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A Military Strategist's View of Antifa
If equally matched, we can offer battle; if slightly inferior in numbers, we can avoid the enemy; if quite unequal, we can flee from him.
If we wish to fight, the enemy can be forced to an engagement even though he be sheltered behind a high rampart and a deep ditch. All we need do is attack some other place that he will be obliged to relieve.
Thus it is that in war the victorious strategist only seeks battle after the victory has been won, whereas he who is destined to defeat first fights and afterwards looks for victory.
—Sun. The Art of War. Public Domain Books. Kindle Edition.
Let’s look at Antifa logically, without the blinding rage of emotion. Take a deep breath and let these words sink in.
Pretend both Antifa and the wretched white supremacists in Charlottesville are neither good nor bad. Neither your enemy nor your ally. Make-believe, instead, they are opposing feudal Chinese princes and their armies. Pretend Charlottesville is in black and white, grainy, long ago. Like stories in a fifth grader’s history book. Distant and small.
Neither faction can hurt you. G. You are safe and secure.
Now, look at Antifa’s tactics.
Next, a particular element comes out of hiding to defend those statues.
Then, Antifa swoops in for battle.
The only death in the fray is a non-combatant (by all accounts to date) Antifa sympathizer, at the hands of Antifa’s enemy.
In the aftermath, politicians and pundits side with Antifa, declaring their actions and motives noble and virtuous. Those politicians and pundits curse Antifa’s enemies, declaring the enemies evil and deserving of Antifa’s attacks.
Antifa followed up its Charlottesville victory with vicious attacks on non-combatants in Berkeley, California. In between, Antifa forces attacked an innocent man in Colorado. And Antifa terrorized Trump supporters in Seattle.
In each of these guerrilla attacks, Antifa indicated that it considers anyone with political views the conflict with their political opinions “fascists,” “white supremacists,” “Nazis,” or “KKK.”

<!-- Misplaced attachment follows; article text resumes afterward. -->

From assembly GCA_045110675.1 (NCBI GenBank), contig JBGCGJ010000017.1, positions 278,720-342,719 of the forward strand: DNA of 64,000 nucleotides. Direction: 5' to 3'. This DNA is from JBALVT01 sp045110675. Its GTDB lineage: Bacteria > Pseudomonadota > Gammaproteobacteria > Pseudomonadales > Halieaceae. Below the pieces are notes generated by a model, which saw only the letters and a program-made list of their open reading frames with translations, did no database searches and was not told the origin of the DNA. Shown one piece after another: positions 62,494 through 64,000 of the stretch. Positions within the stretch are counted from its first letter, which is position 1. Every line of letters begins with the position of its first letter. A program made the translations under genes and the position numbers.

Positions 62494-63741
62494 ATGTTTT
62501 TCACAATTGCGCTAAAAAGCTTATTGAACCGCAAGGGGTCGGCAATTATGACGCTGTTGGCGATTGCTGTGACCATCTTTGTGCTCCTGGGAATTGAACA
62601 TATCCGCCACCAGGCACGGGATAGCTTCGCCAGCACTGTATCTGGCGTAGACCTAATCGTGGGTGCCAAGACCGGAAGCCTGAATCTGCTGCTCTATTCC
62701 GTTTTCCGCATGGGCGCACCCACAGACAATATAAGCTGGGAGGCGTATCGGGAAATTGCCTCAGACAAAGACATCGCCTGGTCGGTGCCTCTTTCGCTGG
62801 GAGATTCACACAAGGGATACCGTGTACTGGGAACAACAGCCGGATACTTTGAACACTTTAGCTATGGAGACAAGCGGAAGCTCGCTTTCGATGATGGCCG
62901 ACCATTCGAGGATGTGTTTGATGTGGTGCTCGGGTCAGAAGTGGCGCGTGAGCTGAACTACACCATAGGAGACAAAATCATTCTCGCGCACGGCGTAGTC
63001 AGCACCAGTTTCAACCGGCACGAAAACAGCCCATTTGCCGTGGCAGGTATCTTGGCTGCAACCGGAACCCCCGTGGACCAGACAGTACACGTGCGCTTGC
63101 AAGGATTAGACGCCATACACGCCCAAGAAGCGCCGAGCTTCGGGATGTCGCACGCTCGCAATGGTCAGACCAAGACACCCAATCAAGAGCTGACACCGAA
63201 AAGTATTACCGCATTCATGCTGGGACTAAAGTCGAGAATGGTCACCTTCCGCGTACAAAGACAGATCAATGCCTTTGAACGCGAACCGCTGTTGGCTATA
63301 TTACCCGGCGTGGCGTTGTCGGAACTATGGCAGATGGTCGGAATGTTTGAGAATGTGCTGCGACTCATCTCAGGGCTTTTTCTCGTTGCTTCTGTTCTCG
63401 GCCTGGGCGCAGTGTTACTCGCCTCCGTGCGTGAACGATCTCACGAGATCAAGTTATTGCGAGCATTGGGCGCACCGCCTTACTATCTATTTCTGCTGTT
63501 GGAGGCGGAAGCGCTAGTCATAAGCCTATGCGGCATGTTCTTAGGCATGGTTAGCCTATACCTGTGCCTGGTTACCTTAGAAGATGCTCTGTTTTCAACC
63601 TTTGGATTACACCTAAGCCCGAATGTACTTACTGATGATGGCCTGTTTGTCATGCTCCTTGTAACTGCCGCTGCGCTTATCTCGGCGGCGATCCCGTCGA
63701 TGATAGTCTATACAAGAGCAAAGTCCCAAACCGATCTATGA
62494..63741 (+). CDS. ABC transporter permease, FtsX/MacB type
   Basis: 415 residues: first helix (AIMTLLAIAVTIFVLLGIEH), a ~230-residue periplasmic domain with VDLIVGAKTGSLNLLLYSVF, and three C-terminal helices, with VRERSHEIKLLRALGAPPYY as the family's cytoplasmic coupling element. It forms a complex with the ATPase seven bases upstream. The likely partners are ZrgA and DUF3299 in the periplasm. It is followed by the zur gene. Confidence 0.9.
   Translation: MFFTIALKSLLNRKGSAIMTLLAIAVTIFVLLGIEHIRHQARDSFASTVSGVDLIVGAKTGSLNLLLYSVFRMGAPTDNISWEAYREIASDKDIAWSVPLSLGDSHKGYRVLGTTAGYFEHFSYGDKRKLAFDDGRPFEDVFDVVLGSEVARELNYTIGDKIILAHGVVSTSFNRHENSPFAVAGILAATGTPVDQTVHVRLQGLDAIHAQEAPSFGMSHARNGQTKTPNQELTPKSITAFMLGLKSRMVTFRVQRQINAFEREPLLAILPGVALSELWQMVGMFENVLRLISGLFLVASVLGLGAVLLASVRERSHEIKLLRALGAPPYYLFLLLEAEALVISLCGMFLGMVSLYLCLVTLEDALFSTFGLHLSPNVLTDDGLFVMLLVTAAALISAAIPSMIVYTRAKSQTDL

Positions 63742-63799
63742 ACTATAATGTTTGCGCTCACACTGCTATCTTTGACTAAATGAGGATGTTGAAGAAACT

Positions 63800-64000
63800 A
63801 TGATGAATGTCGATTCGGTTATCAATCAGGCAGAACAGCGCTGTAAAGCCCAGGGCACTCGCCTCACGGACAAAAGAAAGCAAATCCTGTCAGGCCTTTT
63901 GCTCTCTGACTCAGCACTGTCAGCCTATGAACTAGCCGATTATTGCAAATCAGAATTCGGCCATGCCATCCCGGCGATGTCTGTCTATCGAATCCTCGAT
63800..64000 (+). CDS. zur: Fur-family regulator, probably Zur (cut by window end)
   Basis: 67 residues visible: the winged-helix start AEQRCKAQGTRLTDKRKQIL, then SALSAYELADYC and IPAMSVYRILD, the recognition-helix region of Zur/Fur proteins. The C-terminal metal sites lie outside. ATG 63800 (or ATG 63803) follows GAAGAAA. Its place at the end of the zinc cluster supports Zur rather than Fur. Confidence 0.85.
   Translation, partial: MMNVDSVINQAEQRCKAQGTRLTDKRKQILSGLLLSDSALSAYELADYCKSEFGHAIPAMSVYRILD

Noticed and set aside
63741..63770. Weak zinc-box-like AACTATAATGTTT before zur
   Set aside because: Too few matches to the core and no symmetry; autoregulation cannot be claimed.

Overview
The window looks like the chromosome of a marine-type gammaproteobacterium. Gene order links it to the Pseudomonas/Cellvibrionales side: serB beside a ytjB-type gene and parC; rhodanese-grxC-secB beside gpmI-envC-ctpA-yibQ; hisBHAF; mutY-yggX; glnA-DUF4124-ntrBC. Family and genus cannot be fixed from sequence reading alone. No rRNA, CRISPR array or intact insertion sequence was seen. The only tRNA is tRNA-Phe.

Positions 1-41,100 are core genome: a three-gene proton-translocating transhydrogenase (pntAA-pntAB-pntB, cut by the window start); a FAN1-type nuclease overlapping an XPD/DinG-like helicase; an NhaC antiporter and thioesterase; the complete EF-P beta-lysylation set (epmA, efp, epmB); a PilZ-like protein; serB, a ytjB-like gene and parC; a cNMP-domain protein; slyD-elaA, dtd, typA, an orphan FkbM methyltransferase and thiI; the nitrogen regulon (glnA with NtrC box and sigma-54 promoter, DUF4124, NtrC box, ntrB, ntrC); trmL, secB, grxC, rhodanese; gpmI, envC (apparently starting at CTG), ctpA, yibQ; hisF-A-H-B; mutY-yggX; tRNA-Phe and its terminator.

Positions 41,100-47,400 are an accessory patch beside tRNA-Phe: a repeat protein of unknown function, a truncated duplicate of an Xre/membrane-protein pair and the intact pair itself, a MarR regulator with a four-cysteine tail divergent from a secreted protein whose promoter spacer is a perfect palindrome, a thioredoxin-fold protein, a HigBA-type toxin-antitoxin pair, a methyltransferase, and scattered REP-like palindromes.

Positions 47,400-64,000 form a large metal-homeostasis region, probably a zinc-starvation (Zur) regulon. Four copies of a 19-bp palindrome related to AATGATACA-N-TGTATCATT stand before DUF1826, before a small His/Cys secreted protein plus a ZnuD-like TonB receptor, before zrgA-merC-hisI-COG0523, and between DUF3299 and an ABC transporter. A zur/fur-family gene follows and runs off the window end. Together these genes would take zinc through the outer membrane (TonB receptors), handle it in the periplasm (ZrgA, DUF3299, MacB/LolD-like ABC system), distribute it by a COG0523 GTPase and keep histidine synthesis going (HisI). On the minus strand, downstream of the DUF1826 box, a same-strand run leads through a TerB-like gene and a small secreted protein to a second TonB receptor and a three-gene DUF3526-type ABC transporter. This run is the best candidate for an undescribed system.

To find Antifa’s strategy, we need to look at its growth from a higher viewpoint. We have to see the alliances Antifa’s formed. Here are just a few of Antifa’s allies:
Numerous reporters and editors at the New York Times
MSNBC’s Rachel Maddow and others
Senator Bernie Sanders
Rep. Maxine Waters
Many rank and file Democrats
Senator John McCain
Speaker Paul Ryan
Apple CEO Tim Cook
Other powerful establishment Republicans
(Note: Nancy Pelosi has condemned, in writing, Antifa’s violence. Nancy’s on our side.)
Breitbart’s John Nolte explained on Breitbart’s daily SiriusXM show recently:
The media is part of the Antifa conspiracy because you can see it. You can see it across all media platforms: the ever-expanding definition of the ‘alt-right,’ the ever-expanding definition of ‘hate speech,’ the Southern Poverty Law Center labeling opposition to same-sex marriage ‘hate speech’ – which, by extension, labels the Christian church a hate group. As the media says, ' maybe it’s OK to commit violence against Nazis and the alt-right and haters,' ** they’re also expanding the definition of the alt-right and hate to include traditional conservative views**.
Antifa’s strategy is starting to emerge. See it yet?
Alliances plus tactics give us an indication of the strategy an army is pursuing. As Clausewitz wrote in On War: